Afterward or Afterwards
"Hi, Grammar Girl. I'm such a fan, and my name is Carter, and I'm in New Hampshire, and I feel like I should know this one, because I know a few grammar things, but there's so much to know. Anyway my question is I don't know whether to use the word 'afterward' or 'afterwards' with an S. And my sentence was, 'Yes I helped out with that, but I didn't feel very good afterward, afterwords?' I'm leaning towards adding the S.Anyway, if you can shed some light on that, that would be great. Thanks so much. I love what you do. Take care."
You're right! There is so much to know!
This is an interesting one because almost every source I checked said the two words are interchangeable. There doesn't seem to be a strong feeling about one being right or wrong, which is kind of unusual when there are two forms of a word.
The only difference I could find is that some sources say you don't hear "afterward" as much in British English as in American English. Bryan Garner says that American editors prefer "afterward," but I'm really getting the sense that you can use whichever one you like, even in American English.
"Hey, Grammar Girl. Thank you so much for your wonderful podcast. When you are typing a list of bullet points—in other words, please do this—and then there are bullet points, at the end of each sentence for each bullet point do you need to put a period? I never put a period at the end of the sentence unless there's a second sentence, for the multiple sentences for that bullet point, and now I'm wondering if that's correct or not. Thank you."
For this one, it's a style choice, so it completely depends on which style guide you follow. For example, in Associated Press style, you put a period (or other terminal punctuation mark) after every item, whether it's a complete sentence or not. But if you follow the Chicago Manual of Style, then you only put a period at the end of a list item if it's a complete sentence. Thanks for the question.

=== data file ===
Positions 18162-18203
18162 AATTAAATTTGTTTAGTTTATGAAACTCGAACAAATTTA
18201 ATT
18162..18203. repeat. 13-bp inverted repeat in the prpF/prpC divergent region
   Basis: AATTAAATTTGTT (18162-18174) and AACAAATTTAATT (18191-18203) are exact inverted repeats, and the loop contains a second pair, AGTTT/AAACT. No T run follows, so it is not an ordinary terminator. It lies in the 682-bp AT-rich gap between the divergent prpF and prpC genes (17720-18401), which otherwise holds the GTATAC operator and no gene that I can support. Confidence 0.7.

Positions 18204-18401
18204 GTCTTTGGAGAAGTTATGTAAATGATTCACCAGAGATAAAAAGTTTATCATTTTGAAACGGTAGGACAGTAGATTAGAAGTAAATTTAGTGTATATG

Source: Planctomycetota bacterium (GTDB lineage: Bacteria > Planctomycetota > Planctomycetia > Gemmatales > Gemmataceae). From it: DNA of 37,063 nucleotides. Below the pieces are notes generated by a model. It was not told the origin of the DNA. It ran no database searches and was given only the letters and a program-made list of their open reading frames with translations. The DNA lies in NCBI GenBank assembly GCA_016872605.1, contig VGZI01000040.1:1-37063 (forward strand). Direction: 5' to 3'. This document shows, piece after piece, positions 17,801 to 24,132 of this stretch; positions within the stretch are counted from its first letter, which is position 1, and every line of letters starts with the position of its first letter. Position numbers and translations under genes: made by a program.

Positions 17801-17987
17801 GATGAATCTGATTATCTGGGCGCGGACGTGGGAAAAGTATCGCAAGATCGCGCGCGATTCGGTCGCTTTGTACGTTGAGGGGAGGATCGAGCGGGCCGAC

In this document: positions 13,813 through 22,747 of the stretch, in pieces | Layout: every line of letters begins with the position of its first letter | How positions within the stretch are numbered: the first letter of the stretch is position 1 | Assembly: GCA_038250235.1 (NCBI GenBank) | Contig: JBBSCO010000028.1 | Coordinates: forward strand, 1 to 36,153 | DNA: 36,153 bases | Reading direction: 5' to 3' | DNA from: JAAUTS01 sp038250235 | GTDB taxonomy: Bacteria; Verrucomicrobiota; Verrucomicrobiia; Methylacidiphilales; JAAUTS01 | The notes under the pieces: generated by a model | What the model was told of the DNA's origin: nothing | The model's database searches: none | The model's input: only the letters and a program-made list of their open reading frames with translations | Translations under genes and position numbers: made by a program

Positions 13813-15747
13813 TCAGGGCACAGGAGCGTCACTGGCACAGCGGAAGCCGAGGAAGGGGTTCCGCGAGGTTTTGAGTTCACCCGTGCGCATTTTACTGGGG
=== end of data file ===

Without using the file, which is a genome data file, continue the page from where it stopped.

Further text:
Their, They're, There
"Hi I was wondering why people struggle so much with "there," "they're," and "their." I don't get it. I really don't. That's all. Thanks. Bye."
Well, people always struggle with words that sound the same or similar but are spelled differently. It's a huge category of common errors ("affect"/"effect," "homed in" on something or "honed in" on something, for example). But I actually have a hunch about why people seem to especially struggle with the possessive pronouns "their," "its," "your" and so on. I believe it's because we're taught as kids that apostrophes indicate a possessive, but that's only true for nouns. These other words are pronouns, and pronouns get their own new spelling to become possessive. But then, the fact that all these pronouns have words—contractions (like "they're" for "they are")—that sound the same and use apostrophes, which people associate with being possessive, especially confuses people. That's my hunch!
Finally, I'll end today with some great santabacks some of you shared on social media. If you missed last week's show, a santaback is a word or phrase that has an ambiguous meaning because an apostrophe could be interpreted two different ways.
Like in this one from Brian Mansfield: "Taylor Swift's single." Are we referring to her new song, or are we saying Taylor Swift is without a significant other? You could read that either way. It's a santaback.
And a couple of people suggested "The World's Fair," which could refer to the event, or be a statement that the world is fair. (And then I wondered if we're still having World's Fairs. Well, it turns out the name "World's Fair" was retired in 1967 in favor of "World Expo," so now we have World Expos, and I believe the next one is scheduled for 2025 in Osaka, Japan.)
As for the santabacks, thanks and keep 'em coming!
Image courtesy of Shutterstock.